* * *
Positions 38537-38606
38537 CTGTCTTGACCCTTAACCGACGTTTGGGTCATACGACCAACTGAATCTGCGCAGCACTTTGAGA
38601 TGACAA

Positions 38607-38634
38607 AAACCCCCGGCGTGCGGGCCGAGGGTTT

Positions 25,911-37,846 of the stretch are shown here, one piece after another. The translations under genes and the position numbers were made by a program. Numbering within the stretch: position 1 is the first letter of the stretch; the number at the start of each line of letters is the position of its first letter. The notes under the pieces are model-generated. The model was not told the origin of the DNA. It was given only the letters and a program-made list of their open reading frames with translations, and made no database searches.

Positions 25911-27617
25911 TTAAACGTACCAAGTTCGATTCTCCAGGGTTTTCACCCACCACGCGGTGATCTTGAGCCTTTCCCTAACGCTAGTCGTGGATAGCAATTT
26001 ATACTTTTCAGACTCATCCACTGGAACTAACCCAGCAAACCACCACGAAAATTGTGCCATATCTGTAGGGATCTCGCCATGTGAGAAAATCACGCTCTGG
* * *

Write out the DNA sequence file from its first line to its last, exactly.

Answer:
Positions 38537-38606
38537 CTGTCTTGACCCTTAACCGACGTTTGGGTCATACGACCAACTGAATCTGCGCAGCACTTTGAGA
38601 TGACAA

Positions 38607-38634
38607 AAACCCCCGGCGTGCGGGCCGAGGGTTT

Positions 25,911-37,846 of the stretch are shown here, one piece after another. The translations under genes and the position numbers were made by a program. Numbering within the stretch: position 1 is the first letter of the stretch; the number at the start of each line of letters is the position of its first letter. The notes under the pieces are model-generated. The model was not told the origin of the DNA. It was given only the letters and a program-made list of their open reading frames with translations, and made no database searches.

Positions 25911-27617
25911 TTAAACGTACCAAGTTCGATTCTCCAGGGTTTTCACCCACCACGCGGTGATCTTGAGCCTTTCCCTAACGCTAGTCGTGGATAGCAATTT
26001 ATACTTTTCAGACTCATCCACTGGAACTAACCCAGCAAACCACCACGAAAATTGTGCCATATCTGTAGGGATCTCGCCATGTGAGAAAATCACGCTCTGG